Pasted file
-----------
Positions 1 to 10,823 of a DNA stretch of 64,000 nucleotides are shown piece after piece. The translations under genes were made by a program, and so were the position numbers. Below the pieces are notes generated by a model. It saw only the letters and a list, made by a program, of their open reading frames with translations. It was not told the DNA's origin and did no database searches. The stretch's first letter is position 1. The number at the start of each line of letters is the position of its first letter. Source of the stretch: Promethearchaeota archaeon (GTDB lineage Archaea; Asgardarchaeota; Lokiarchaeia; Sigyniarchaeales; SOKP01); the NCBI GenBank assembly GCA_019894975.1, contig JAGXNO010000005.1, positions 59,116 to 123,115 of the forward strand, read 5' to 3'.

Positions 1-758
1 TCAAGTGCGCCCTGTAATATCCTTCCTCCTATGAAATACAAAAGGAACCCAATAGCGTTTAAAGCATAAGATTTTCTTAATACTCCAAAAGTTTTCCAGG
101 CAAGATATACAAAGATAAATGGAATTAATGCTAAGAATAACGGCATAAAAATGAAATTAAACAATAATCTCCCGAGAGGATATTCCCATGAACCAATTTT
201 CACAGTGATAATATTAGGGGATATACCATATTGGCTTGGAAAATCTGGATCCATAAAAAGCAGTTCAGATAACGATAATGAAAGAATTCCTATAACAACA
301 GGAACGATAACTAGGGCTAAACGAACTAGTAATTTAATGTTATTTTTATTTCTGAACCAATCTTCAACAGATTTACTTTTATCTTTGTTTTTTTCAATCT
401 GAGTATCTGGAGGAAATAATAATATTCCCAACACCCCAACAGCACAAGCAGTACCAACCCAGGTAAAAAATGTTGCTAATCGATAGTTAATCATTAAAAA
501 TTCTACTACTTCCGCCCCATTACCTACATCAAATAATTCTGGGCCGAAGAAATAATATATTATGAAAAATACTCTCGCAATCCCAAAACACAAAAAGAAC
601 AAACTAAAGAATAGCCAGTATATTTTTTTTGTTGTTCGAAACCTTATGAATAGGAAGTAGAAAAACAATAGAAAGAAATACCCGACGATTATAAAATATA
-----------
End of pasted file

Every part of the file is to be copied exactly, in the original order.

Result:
Positions 1 to 10,823 of a DNA stretch of 64,000 nucleotides are shown piece after piece. The translations under genes were made by a program, and so were the position numbers. Below the pieces are notes generated by a model. It saw only the letters and a list, made by a program, of their open reading frames with translations. It was not told the DNA's origin and did no database searches. The stretch's first letter is position 1. The number at the start of each line of letters is the position of its first letter. Source of the stretch: Promethearchaeota archaeon (GTDB lineage Archaea; Asgardarchaeota; Lokiarchaeia; Sigyniarchaeales; SOKP01); the NCBI GenBank assembly GCA_019894975.1, contig JAGXNO010000005.1, positions 59,116 to 123,115 of the forward strand, read 5' to 3'.

Positions 1-758
1 TCAAGTGCGCCCTGTAATATCCTTCCTCCTATGAAATACAAAAGGAACCCAATAGCGTTTAAAGCATAAGATTTTCTTAATACTCCAAAAGTTTTCCAGG
101 CAAGATATACAAAGATAAATGGAATTAATGCTAAGAATAACGGCATAAAAATGAAATTAAACAATAATCTCCCGAGAGGATATTCCCATGAACCAATTTT
201 CACAGTGATAATATTAGGGGATATACCATATTGGCTTGGAAAATCTGGATCCATAAAAAGCAGTTCAGATAACGATAATGAAAGAATTCCTATAACAACA
301 GGAACGATAACTAGGGCTAAACGAACTAGTAATTTAATGTTATTTTTATTTCTGAACCAATCTTCAACAGATTTACTTTTATCTTTGTTTTTTTCAATCT
401 GAGTATCTGGAGGAAATAATAATATTCCCAACACCCCAACAGCACAAGCAGTACCAACCCAGGTAAAAAATGTTGCTAATCGATAGTTAATCATTAAAAA
501 TTCTACTACTTCCGCCCCATTACCTACATCAAATAATTCTGGGCCGAAGAAATAATATATTATGAAAAATACTCTCGCAATCCCAAAACACAAAAAGAAC
601 AAACTAAAGAATAGCCAGTATATTTTTTTTGTTGTTCGAAACCTTATGAATAGGAAGTAGAAAAACAATAGAAAGAAATACCCGACGATTATAAAATATA